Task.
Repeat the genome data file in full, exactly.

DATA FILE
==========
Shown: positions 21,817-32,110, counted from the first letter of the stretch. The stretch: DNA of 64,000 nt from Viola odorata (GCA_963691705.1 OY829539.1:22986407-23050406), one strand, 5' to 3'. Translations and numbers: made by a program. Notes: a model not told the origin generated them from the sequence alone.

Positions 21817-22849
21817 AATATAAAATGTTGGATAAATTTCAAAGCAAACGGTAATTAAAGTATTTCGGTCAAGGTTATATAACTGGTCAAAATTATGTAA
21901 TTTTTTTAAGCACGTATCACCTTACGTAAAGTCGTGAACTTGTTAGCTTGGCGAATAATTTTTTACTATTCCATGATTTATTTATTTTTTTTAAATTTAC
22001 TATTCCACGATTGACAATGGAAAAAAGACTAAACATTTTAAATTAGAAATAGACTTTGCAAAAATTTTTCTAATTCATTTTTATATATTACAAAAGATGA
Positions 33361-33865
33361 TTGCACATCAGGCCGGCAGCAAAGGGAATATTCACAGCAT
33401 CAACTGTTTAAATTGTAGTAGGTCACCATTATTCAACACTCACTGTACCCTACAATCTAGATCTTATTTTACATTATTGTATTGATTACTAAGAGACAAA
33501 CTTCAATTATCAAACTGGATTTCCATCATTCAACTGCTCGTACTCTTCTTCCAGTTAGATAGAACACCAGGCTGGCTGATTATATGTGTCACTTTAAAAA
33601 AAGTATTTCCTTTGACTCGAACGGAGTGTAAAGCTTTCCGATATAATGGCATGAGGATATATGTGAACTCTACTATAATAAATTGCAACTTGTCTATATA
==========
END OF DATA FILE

Shown: positions 21,817-32,110, counted from the first letter of the stretch. The stretch: DNA of 64,000 nt from Viola odorata (GCA_963691705.1 OY829539.1:22986407-23050406), one strand, 5' to 3'. Translations and numbers: made by a program. Notes: a model not told the origin generated them from the sequence alone.

Positions 21817-22849
21817 AATATAAAATGTTGGATAAATTTCAAAGCAAACGGTAATTAAAGTATTTCGGTCAAGGTTATATAACTGGTCAAAATTATGTAA
21901 TTTTTTTAAGCACGTATCACCTTACGTAAAGTCGTGAACTTGTTAGCTTGGCGAATAATTTTTTACTATTCCATGATTTATTTATTTTTTTTAAATTTAC
22001 TATTCCACGATTGACAATGGAAAAAAGACTAAACATTTTAAATTAGAAATAGACTTTGCAAAAATTTTTCTAATTCATTTTTATATATTACAAAAGATGA
Positions 33361-33865
33361 TTGCACATCAGGCCGGCAGCAAAGGGAATATTCACAGCAT
33401 CAACTGTTTAAATTGTAGTAGGTCACCATTATTCAACACTCACTGTACCCTACAATCTAGATCTTATTTTACATTATTGTATTGATTACTAAGAGACAAA
33501 CTTCAATTATCAAACTGGATTTCCATCATTCAACTGCTCGTACTCTTCTTCCAGTTAGATAGAACACCAGGCTGGCTGATTATATGTGTCACTTTAAAAA
33601 AAGTATTTCCTTTGACTCGAACGGAGTGTAAAGCTTTCCGATATAATGGCATGAGGATATATGTGAACTCTACTATAATAAATTGCAACTTGTCTATATA